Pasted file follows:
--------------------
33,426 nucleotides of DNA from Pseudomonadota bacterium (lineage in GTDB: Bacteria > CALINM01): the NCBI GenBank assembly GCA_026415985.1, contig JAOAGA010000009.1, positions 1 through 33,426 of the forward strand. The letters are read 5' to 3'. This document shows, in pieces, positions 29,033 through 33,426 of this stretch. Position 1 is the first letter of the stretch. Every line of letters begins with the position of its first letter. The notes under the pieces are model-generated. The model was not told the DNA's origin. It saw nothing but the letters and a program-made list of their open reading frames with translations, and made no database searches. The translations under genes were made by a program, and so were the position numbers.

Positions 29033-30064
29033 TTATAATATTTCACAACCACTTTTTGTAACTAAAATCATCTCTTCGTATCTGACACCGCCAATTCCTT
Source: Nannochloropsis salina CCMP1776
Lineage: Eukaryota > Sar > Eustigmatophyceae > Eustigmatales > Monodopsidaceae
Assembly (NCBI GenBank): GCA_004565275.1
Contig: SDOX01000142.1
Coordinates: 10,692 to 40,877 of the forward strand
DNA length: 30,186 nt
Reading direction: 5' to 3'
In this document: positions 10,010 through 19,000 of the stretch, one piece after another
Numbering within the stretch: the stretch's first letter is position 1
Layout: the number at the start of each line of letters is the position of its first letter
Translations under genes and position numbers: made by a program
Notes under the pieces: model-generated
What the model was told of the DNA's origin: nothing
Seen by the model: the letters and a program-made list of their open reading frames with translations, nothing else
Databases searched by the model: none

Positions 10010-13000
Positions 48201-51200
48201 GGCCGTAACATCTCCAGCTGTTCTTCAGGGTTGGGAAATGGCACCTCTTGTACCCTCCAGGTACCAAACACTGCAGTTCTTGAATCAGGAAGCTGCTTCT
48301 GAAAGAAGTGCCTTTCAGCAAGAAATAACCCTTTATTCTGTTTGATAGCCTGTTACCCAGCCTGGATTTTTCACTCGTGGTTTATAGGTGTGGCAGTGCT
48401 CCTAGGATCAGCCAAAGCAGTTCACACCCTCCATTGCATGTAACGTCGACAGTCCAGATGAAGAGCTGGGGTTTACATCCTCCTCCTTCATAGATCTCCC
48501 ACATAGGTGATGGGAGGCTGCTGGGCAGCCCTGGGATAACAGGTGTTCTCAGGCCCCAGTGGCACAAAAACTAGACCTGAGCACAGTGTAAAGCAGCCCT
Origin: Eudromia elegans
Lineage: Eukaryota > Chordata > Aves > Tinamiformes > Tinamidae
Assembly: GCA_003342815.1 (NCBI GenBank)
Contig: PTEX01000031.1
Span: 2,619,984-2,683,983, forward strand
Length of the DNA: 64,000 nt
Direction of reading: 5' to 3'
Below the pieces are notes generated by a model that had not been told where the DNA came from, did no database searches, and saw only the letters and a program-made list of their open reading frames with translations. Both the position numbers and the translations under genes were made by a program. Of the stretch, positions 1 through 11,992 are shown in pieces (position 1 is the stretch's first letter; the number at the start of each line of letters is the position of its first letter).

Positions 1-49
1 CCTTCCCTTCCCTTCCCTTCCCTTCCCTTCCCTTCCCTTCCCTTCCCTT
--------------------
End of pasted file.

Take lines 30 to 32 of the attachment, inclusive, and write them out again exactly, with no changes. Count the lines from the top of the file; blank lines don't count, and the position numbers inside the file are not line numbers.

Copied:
Length of the DNA: 64,000 nt
Direction of reading: 5' to 3'
Below the pieces are notes generated by a model that had not been told where the DNA came from, did no database searches, and saw only the letters and a program-made list of their open reading frames with translations. Both the position numbers and the translations under genes were made by a program. Of the stretch, positions 1 through 11,992 are shown in pieces (position 1 is the stretch's first letter; the number at the start of each line of letters is the position of its first letter).